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The ACLU Has Grave Concerns Over One Aspect of Vaccine Passports

AP Photo/Lynne Sladky

In order to get the Wuhan coronavirus pandemic under control, the government, in conjunction with medical professionals, is pushing Americans to be immunized against the virus. Some have talked about implementing a "COVID vaccine passport," which would provide proof of immunization before everyday occurrences, like traveling or even entering a place of business. 


Conservatives have voiced concerns about the Big Brother thought process behind the move. Where is the line drawn and where would this end? How do we know these passports won't be used for other aspects of our lives?

The American Civil Liberties Union (ACLU), has concerns, at least on the digital front.

While the lefty organization doesn't take issue with vaccine passports as a whole, they take issue with these passports being used on a digital platform.

According to the ACLU, an exclusively digital passport system is a "nonstarter because it would increase inequality." Those who are poor, disabled, homeless or seniors would be greatly impacted. Those demographics are the least likely to have smartphones, which would be necessary for digital passports. Digital passports would create a burden on those demographics.  

"Our health care system is already ridden with inequities from top to bottom; we don’t want to worsen that situation by closing off even more societal benefits from those who can least afford it, or who have reason to fear such a system — including immigrant communities and communities of color who are already subject to over-policing and surveillance," the ALCU said in a blog post.

The organization also warned about privacy concerns and the lack of "user control," which could then spread to other health records and licenses.


"Numerous companies, technologists, and academics have already generated a variety of concepts, standards, and products that would let us use cryptographic files or “tokens” on our phones to prove things about ourselves across our lives," the post said. "The best of these schemes — and the only ones that should be considered for any digital elements of a vaccine credential system — take a decentralized and open source approach that puts individuals in control of their credentials and identity data, which they would hold in a digital wallet."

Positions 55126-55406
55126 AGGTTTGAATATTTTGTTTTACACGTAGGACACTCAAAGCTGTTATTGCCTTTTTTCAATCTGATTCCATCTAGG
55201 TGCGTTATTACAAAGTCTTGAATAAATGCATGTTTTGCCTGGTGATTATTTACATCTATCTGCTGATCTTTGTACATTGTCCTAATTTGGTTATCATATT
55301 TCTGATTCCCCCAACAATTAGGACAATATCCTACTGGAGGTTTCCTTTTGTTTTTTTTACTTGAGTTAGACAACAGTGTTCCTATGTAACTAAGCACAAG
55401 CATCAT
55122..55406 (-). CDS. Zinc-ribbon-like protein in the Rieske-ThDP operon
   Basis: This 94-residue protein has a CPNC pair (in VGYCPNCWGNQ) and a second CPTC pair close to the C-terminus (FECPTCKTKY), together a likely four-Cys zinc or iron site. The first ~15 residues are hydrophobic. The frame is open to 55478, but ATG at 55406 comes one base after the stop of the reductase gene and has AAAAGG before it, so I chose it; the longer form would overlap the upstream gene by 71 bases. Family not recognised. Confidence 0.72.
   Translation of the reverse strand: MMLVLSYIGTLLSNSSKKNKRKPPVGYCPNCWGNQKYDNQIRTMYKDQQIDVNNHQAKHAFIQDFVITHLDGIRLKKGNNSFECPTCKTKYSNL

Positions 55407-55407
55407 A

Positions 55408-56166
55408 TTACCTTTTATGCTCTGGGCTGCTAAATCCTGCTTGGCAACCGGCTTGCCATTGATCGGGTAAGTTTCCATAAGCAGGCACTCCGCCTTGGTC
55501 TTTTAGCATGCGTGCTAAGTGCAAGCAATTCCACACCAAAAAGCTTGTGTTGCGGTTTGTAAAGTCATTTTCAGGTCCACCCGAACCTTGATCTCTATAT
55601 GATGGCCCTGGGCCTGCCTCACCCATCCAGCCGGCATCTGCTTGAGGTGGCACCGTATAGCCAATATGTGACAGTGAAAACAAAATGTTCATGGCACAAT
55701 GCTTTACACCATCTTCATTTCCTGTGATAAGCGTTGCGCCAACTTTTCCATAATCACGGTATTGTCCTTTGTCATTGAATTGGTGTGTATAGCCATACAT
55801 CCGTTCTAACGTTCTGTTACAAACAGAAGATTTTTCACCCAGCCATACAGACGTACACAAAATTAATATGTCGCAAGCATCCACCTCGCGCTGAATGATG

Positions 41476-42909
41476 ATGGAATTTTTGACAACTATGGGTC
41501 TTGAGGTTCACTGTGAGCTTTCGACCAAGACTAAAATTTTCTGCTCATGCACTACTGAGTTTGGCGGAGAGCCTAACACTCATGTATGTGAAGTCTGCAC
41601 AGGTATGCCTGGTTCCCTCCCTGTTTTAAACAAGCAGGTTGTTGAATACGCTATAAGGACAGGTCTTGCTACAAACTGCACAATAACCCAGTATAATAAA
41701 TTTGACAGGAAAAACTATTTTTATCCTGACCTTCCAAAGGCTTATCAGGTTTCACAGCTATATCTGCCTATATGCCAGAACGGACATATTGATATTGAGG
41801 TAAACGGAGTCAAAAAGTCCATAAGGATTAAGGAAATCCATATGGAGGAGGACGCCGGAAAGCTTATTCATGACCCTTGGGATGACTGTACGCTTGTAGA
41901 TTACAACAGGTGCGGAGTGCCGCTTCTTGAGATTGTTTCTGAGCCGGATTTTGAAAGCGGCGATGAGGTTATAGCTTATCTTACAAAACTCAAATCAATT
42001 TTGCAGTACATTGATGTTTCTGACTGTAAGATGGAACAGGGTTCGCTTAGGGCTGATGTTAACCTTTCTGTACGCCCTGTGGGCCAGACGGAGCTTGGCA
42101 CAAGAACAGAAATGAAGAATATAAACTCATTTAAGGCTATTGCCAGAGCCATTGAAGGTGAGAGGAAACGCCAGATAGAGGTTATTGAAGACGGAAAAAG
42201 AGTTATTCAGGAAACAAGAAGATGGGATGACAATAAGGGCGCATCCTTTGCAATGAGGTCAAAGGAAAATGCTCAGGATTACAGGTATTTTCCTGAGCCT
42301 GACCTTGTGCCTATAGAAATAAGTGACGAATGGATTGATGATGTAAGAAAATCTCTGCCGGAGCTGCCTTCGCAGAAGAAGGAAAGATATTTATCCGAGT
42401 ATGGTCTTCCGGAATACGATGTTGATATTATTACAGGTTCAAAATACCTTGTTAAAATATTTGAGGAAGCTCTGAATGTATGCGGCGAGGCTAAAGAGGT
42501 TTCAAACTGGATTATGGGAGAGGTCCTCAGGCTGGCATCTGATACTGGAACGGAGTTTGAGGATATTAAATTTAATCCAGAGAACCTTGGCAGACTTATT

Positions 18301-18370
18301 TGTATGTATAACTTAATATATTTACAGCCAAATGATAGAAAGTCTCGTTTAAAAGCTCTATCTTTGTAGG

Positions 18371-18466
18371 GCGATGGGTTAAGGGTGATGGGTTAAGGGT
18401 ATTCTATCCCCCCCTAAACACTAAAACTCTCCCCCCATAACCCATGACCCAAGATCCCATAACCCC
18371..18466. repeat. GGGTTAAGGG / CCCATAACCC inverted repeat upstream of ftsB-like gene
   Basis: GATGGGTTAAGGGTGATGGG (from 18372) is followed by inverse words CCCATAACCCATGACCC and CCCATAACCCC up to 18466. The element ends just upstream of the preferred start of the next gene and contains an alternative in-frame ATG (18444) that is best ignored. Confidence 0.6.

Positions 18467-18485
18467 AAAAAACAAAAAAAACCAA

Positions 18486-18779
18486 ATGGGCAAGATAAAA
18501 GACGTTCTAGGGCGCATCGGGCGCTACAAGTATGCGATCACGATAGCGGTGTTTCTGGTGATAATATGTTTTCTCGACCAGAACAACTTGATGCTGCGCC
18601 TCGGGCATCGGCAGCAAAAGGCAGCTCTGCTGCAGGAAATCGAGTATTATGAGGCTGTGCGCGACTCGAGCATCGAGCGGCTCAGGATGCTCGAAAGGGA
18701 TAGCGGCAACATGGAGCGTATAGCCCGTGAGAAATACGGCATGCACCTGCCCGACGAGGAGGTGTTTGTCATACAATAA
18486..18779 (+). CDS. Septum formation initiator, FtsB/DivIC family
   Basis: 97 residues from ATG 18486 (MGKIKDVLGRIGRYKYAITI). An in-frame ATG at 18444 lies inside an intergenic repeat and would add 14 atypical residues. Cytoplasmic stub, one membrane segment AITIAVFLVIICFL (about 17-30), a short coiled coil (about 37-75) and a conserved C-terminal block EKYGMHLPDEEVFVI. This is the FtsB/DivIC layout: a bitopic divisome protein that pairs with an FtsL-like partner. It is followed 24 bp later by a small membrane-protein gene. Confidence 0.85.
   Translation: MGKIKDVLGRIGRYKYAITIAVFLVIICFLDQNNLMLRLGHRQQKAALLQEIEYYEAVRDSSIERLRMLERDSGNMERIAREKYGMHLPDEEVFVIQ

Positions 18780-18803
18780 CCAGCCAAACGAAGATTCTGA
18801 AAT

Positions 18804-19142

But, according to the ACLU, that's not the only privacy concern. There is also the potential for new databases to be established based on movement patterns. Where we go, how we get there, who we're with – those could be tracked through technology, and, specifically, through these passports. There's no way to know if our data will be used for something completely different than what we're told. 

"If some big company is getting notified any time someone reads one of your credentials, that would let them track your movements and interests — the stores, concerts, and transportation venues you visit, and much more," the organization explained. "In the absence of airtight legal protections for privacy, any such information could then be sold for commercial purposes or shared with law enforcement."


There is also one glaring question: what's the answer for those who are unable to get vaccinated due to health conditions or allergies? How do they fit into this?

Although the ALCU brings up valid points about the digital passport they should take issue with passports in general. There are still privacy concerns with paper passports. We don't know what companies will require Americans to show proof of immunization, whether or not they will take copies of that information, or how it will be stored. If we have those immunization records on paper and every company requires them, the business can scan the paper card into their computer system and upload them onto the internet or web-hosting database they use. If every business does that, a person's whereabouts and who they were with can be tracked. It's just not as easily as accessible as a digital passport.

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